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Associated Press. April 2, 2002

 

 
 

By Curt Anderson

IRS Recognizes Obesity as a Disease

WASHINGTON (AP) — Overweight Americans now have a new pocketbook reason to shed some pounds. Recognizing obesity as a disease, the IRS says it will begin allowing taxpayers to claim weight loss expenses as a medical deduction.

``It really opens the gate for everybody to be at a healthier weight. America really needs to wake up,'' said Linda Webb Carilli, a spokeswoman for Weight Watchers International Inc.

Apart from the tax break, the Internal Revenue Service ruling could pave the way for insurance companies and such government programs as Medicare to offer coverage for obesity treatment, experts say. Now, it is usually considered a symptom or precursor to some other disease.

``It legitimizes an important area that's been on the fringe,'' said Morgan Downey, executive director of the nonprofit American Obesity Association.

Taxpayers have been able to deduct the costs of weight loss programs as a medical expense since 2000 only if they were recommended by a doctor to treat a specific disease. Obesity itself was not recognized by the IRS as an ailment that qualified for the weight loss expense deduction.

Tuesday's ruling qualifies obesity itself as a disease.

``It's going to help a lot of people,'' Downey said. ``Most of the services are not covered by insurance and they can be fairly expensive.''

There is mounting evidence that obesity takes a huge toll on the nation's health. In 1998, the National Institutes of Health estimated that 97 million adult Americans were overweight or obese; the Obesity Association estimates that 300,000 unnecessary deaths a year can be attributed to the disease.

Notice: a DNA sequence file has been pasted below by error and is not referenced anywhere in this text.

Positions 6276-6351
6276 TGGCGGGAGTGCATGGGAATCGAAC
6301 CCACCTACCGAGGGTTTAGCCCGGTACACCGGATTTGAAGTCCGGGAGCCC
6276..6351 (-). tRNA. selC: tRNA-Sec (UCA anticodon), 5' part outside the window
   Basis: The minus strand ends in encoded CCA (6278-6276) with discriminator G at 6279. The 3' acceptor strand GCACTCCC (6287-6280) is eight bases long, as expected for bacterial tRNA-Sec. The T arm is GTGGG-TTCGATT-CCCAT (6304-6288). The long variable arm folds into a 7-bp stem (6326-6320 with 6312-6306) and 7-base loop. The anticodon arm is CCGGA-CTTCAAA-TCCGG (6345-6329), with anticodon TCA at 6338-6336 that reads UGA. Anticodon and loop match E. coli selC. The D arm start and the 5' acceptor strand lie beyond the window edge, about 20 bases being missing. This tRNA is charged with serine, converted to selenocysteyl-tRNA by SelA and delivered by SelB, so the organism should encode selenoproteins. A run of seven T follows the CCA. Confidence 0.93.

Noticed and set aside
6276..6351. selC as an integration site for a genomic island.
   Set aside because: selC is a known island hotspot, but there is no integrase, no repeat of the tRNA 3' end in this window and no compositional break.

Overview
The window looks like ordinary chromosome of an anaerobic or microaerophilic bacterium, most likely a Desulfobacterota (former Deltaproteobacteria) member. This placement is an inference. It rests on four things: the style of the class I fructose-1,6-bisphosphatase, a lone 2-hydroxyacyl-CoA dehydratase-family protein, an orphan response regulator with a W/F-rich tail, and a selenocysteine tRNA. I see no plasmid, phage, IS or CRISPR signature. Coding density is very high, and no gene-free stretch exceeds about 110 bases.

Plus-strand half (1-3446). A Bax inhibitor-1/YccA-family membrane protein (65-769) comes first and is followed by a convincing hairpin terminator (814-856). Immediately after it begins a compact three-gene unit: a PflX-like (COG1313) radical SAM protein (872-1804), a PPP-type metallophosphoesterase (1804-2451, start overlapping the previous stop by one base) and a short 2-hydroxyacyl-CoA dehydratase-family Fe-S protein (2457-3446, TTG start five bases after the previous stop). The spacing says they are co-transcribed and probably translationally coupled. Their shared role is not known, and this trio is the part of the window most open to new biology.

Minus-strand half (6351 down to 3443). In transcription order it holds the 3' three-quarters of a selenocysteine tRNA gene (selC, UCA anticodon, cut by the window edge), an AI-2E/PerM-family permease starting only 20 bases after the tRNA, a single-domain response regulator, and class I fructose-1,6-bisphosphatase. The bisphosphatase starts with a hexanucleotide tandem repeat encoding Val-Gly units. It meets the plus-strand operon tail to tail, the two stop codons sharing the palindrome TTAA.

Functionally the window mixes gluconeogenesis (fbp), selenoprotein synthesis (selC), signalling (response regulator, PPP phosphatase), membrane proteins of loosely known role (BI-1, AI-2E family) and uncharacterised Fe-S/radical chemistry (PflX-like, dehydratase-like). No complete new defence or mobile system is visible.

Obesity is defined by the federal government as excessive mass for a given person's height. Some examples: a 5-foot-5 person is considered obese at 180 pounds; for a 6-foot person, 221 pounds is listed as obese.

Obese people are at heightened risk of high blood pressure, diabetes, heart disease, stroke, several types of cancer and gall bladder disease. A social stigma also is frequently attached to being extremely overweight, the Obesity Association noted.

The IRS ruling cited this growing body of research, including a recent World Health Organization finding, for why it now believes ``obesity is medically accepted to be a disease in its own right.''

To take the deduction, a taxpayer will have to participate in a weight-loss program for medically valid reasons. Simply joining a gym or a weight control program to ``improve the taxpayer's appearance, general health and sense of well-being'' and not under a physician's guidance will not qualify, the IRS said.

Also not deductible are diet foods, even if they are an integral part of the weight loss plan. The IRS reasons that people have to pay for their food whether or not they are trying to lose weight.

The deduction comes in the area of medical expenses, which must in total exceed 7.5 percent of adjusted gross income and can only be taken by taxpayers who itemize their deductions.

The ruling applies not only to 2001 income tax returns - which are due April 15 in most of the country - but as far back as 1998. Taxpayers who want to take a deduction for past expenses need only file an amended return for the tax year in question.

The IRS has included smoking cessation programs as deductible medical expenses, as well as treatment and other costs related to alcoholism. IRS Publication 502 has the details on the medical deduction.